How are you managing chronic rhinosinusitis?


Enrofloxacin or marbofloxacin may be useful, and use of azithromycin is becoming popular in cattery and breeder situations.

Q: How does one manage cats with diagnosed chronic rhinosinusitis?

A: Dr. Lynelle Johnson at the 2003 American College of Veterinary Internal Medicine Forum in Charlotte, N.C. gave a lecture on chronic feline rhinosinusitis. Some relevant points in this lecture are provided in this column.

Acute upper respiratory tract disease typically affects young kittens and is characterized by sneezing, fever, malaise and bilateral nasal and ocular discharge (serous, mucoid or purulent). In severe cases, dehydration, debilitation and death can occur. Most infections are believed to involve feline herpesvirus type 1 (FHV-1), feline calicivirus (FCV) and/or Chlamydia.


Historically, FHV-1 has been estimated to account for most cases, although calicivirus may be more prevalent in some cat populations. In addition to viral infection as a cause for upper respiratory tract disease in cats, Bordetella bronchiseptica is recognized as a primary respiratory pathogen.

Additionally, Mycoplasma species or respiratory flora can be isolated more often in cats with chronic feline rhinitis than in asymptomatic cats, suggesting that Mycoplasma species are involved in the generation of clinical signs.

Also, cats tend to demonstrate transient improvement with intermittent antibiotic therapy. Clinical response may wane over time and cats may or may not show response with subsequent treatment regimens. Therefore, the primary or secondary role of bacteria in clinical signs remains difficult to define for the individual cat.

Chronic rhinitis

The pathogenesis of chronic rhinitis is unknown, and it is uncertain whether acute rhinitis is related to the chronic case. It is possible that FHV-1 is an initiating pathogen in chronic rhinitis with affected cats undergoing chronic or recurrent bacterial colonization secondary to anatomic or physiologic alterations.

An exuberant inflammatory response to the presence of virus or bacteria might worsen disease. Alternatively, clinical signs might be related to permanent destruction of nasal structures following acute viral cytolysis during a bout of acute severe rhinitis. Finally, virus may chronically reactivate from the trigeminal ganglia into nasal tissues and cause cumulative cytolytic destruction of nasal epithelium and bony turbinates.

Although cats with chronic rhinosinusitis appear to be relatively similar clinically, the disease is likely heterogeneous among the population. Individual susceptibility to pathogens, to environmental conditions, or genetic characteristics of the inflammatory response might all play a role in the generation of clinical signs. Determining the relative importance of previous or current FHV-1 and/or bacterial infection and the interrelationship of viral and bacterial organisms in disease pathogenesis might lead to improved treatment recommendations for the cat.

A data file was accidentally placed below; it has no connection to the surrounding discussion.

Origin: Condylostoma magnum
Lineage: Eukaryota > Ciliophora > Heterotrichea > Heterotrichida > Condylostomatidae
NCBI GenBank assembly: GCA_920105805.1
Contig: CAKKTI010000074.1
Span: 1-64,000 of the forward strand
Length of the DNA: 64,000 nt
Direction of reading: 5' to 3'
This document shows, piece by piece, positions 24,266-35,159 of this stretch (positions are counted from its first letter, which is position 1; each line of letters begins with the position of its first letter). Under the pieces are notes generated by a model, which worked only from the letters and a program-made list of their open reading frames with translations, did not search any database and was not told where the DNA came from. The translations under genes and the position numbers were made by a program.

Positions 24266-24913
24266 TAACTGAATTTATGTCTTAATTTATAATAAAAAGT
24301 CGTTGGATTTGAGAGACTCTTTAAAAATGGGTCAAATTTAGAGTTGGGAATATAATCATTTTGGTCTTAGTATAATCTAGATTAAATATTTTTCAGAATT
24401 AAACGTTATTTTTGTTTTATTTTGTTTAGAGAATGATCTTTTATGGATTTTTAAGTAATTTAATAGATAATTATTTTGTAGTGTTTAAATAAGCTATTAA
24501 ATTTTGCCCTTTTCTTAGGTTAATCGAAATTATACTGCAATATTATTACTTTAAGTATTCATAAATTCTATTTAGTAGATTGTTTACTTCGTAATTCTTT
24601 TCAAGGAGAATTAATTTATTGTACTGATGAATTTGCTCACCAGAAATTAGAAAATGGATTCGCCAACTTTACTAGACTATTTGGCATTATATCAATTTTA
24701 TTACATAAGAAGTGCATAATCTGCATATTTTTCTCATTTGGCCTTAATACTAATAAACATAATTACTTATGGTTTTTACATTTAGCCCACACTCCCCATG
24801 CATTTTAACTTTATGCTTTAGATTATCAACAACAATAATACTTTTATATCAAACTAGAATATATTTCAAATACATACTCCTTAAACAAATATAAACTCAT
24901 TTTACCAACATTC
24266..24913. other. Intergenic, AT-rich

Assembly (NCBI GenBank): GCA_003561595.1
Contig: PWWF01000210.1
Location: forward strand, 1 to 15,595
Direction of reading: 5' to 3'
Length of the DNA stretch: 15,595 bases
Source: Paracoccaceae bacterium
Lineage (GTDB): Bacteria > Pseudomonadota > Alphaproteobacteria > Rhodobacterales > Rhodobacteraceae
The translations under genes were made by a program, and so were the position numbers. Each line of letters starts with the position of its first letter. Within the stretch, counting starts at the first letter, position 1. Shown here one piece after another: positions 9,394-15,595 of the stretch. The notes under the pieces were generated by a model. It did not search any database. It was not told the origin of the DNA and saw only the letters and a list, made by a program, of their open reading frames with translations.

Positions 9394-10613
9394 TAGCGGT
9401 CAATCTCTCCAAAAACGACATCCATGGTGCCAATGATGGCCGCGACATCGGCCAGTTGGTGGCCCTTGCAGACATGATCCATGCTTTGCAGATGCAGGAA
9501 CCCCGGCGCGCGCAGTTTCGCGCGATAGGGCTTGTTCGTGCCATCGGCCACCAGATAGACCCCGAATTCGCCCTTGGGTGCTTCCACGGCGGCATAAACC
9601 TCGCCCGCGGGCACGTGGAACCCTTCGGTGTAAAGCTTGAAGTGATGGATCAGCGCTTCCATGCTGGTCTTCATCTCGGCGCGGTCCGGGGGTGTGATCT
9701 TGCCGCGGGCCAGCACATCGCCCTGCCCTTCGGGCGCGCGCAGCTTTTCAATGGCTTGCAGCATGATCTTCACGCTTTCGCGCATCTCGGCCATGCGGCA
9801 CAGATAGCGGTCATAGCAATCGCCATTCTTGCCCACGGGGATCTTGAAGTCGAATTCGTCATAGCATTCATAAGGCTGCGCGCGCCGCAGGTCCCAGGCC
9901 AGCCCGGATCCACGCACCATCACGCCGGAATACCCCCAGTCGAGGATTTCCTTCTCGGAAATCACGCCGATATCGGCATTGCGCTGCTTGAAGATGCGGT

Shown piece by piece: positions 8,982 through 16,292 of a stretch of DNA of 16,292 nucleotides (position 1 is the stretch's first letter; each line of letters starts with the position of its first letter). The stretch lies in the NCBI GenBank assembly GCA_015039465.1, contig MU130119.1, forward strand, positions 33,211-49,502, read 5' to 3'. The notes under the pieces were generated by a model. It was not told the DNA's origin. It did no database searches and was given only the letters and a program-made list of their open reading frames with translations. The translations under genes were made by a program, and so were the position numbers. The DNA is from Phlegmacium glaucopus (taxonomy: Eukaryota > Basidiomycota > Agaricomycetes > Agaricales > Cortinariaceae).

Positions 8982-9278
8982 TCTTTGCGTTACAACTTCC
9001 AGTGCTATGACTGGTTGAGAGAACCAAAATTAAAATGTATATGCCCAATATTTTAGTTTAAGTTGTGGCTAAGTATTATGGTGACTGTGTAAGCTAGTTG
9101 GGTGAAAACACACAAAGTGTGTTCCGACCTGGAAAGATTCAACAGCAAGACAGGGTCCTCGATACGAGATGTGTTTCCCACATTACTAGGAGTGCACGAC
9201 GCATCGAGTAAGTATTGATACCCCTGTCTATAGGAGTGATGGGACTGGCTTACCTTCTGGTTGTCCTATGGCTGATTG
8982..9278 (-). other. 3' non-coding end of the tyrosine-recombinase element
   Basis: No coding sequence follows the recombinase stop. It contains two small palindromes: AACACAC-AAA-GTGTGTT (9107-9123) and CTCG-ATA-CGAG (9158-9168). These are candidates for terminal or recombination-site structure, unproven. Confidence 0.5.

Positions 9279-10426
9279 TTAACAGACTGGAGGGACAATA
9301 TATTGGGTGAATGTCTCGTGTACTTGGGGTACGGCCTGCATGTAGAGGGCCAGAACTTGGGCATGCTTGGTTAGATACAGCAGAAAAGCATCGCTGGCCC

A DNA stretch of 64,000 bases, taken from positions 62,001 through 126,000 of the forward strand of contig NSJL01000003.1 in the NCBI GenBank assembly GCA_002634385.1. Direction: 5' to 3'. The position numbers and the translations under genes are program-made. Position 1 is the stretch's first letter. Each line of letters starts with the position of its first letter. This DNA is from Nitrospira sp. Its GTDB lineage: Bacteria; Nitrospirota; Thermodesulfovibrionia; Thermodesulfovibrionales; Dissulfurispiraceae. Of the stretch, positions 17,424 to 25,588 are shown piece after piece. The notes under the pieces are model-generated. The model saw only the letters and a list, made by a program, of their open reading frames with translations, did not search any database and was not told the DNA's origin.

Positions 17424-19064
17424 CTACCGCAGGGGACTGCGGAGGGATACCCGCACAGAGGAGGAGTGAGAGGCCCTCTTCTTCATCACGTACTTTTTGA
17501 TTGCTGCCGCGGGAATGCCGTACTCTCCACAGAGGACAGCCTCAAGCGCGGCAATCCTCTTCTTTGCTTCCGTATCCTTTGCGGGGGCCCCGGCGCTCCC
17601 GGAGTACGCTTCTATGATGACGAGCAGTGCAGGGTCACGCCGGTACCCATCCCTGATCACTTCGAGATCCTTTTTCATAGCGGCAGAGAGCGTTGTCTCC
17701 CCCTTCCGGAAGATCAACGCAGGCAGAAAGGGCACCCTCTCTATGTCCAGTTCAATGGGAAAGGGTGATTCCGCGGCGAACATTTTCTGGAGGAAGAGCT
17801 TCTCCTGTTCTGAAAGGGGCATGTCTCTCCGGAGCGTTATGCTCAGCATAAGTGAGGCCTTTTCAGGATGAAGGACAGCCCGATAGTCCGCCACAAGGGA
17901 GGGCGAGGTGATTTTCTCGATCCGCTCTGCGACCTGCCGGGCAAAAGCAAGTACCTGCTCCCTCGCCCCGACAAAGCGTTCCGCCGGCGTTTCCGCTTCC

Investigation into feline upper respiratory disease syndrome is hampered by the fact that specific diagnostic tests are often not performed in cats with acute upper respiratory disease and are usually performed very late in the course of disease in cats with chronic rhinosinusitis. This is partly due to the self-limiting nature of the acute disease and partly due to the poor specificity of most available tests for potential infectious organisms.

Virus isolation, immunofluorescent antibody assays and serum neutralizing and ELISA antibody titers have been used to evaluate exposure to, or presence of, FHV-1 in cats with and without upper respiratory tract disease, and the correlation between test result and disease state is low.

While a positive viral culture from a nasal swab or biopsy might support the role of active viral infection in feline rhinitis, it might also simply indicate viral shedding in a chronic carrier. With the advent of molecular techniques, tests have been developed that are better at detecting organisms; however, it is not possible to confirm that the organism found is responsible for clinical signs.

Cats of any age can be affected by chronic rhinosinusitis. Chronic rhinosinusitis is typically characterized by a recurrent history of chronic intermittent or progressive sneezing, stertor, and mucopurulent or hemorrhagic nasal discharge. Chronic upper respiratory tract disease generally occurs without evidence of systemic or ocular disease.

Older cats may develop anorexia due to loss of smell and this can exacerbate underlying clinical conditions such as renal disease or chronic GI disease. Nasal discharge may be unilateral or bilateral, and the list of differential diagnoses includes fungal infection (primarily cryptococcosis and aspergillosis), inhaled foreign body, nasopharyngeal polyp or stenosis, neoplasia (adenocarcinoma or lymphoma), and dental-related nasal disease.

Assessing nasal air flow